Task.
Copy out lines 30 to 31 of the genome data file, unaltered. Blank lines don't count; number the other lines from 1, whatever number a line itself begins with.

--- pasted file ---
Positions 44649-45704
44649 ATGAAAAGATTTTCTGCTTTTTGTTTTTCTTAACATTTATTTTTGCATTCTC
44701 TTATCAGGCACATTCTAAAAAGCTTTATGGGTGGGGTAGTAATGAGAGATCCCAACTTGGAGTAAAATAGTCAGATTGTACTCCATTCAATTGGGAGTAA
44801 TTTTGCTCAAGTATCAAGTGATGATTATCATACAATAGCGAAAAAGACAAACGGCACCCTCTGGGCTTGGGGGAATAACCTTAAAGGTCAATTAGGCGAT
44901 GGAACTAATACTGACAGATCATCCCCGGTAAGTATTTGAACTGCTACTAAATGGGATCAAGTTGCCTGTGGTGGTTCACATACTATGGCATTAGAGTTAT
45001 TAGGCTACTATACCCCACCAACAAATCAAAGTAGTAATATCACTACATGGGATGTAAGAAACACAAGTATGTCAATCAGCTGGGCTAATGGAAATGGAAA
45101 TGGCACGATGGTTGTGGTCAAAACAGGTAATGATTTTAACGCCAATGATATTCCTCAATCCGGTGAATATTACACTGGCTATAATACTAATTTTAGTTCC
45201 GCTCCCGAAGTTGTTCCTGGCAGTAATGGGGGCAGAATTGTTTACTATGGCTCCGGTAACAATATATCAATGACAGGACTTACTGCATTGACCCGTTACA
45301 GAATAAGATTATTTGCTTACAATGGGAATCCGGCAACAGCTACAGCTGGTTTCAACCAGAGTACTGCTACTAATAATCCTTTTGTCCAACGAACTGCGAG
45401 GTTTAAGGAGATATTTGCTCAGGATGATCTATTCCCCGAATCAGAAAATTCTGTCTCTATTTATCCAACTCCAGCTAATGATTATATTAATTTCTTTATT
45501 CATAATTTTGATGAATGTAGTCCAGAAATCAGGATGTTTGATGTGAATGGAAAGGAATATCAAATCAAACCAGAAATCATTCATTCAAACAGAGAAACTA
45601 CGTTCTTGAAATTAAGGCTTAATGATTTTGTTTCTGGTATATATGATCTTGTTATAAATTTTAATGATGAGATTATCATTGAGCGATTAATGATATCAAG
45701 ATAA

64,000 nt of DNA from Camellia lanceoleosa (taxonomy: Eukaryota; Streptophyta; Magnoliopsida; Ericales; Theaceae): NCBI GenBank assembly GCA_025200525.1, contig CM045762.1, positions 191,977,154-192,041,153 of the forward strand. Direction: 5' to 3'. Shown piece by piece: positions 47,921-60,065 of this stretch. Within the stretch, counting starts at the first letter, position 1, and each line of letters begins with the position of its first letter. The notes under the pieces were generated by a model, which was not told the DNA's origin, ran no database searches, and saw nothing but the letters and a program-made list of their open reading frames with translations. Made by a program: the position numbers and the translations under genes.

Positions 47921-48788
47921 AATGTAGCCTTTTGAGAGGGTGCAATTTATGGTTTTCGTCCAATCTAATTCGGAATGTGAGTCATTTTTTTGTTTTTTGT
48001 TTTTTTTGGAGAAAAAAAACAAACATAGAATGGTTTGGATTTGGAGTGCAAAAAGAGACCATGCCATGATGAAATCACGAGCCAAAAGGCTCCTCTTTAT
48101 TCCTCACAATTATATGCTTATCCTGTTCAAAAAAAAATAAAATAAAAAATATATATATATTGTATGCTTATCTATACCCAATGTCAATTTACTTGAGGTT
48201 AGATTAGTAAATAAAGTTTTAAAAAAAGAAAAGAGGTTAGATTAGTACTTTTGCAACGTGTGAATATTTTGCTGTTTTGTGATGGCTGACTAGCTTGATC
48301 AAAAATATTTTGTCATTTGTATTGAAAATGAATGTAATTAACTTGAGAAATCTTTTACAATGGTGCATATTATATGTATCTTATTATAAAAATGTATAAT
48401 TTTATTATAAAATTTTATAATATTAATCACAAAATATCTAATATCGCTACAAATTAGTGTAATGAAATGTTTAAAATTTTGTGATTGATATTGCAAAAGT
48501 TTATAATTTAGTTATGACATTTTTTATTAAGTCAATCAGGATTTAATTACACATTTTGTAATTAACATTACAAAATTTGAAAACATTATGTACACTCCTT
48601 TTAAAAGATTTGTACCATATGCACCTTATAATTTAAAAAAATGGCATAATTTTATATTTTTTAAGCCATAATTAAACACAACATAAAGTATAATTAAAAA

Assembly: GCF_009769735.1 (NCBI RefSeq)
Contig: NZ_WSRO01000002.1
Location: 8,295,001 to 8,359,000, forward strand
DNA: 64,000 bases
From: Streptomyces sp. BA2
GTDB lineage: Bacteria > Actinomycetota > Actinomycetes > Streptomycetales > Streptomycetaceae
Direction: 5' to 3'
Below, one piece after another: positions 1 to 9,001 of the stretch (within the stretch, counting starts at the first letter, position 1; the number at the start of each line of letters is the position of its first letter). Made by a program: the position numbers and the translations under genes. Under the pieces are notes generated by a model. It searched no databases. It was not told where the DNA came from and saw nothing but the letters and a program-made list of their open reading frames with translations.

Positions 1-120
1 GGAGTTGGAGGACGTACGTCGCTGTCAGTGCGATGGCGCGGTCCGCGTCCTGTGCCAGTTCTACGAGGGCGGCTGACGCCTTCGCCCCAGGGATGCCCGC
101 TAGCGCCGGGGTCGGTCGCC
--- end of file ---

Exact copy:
Direction: 5' to 3'
Below, one piece after another: positions 1 to 9,001 of the stretch (within the stretch, counting starts at the first letter, position 1; the number at the start of each line of letters is the position of its first letter). Made by a program: the position numbers and the translations under genes. Under the pieces are notes generated by a model. It searched no databases. It was not told where the DNA came from and saw nothing but the letters and a program-made list of their open reading frames with translations.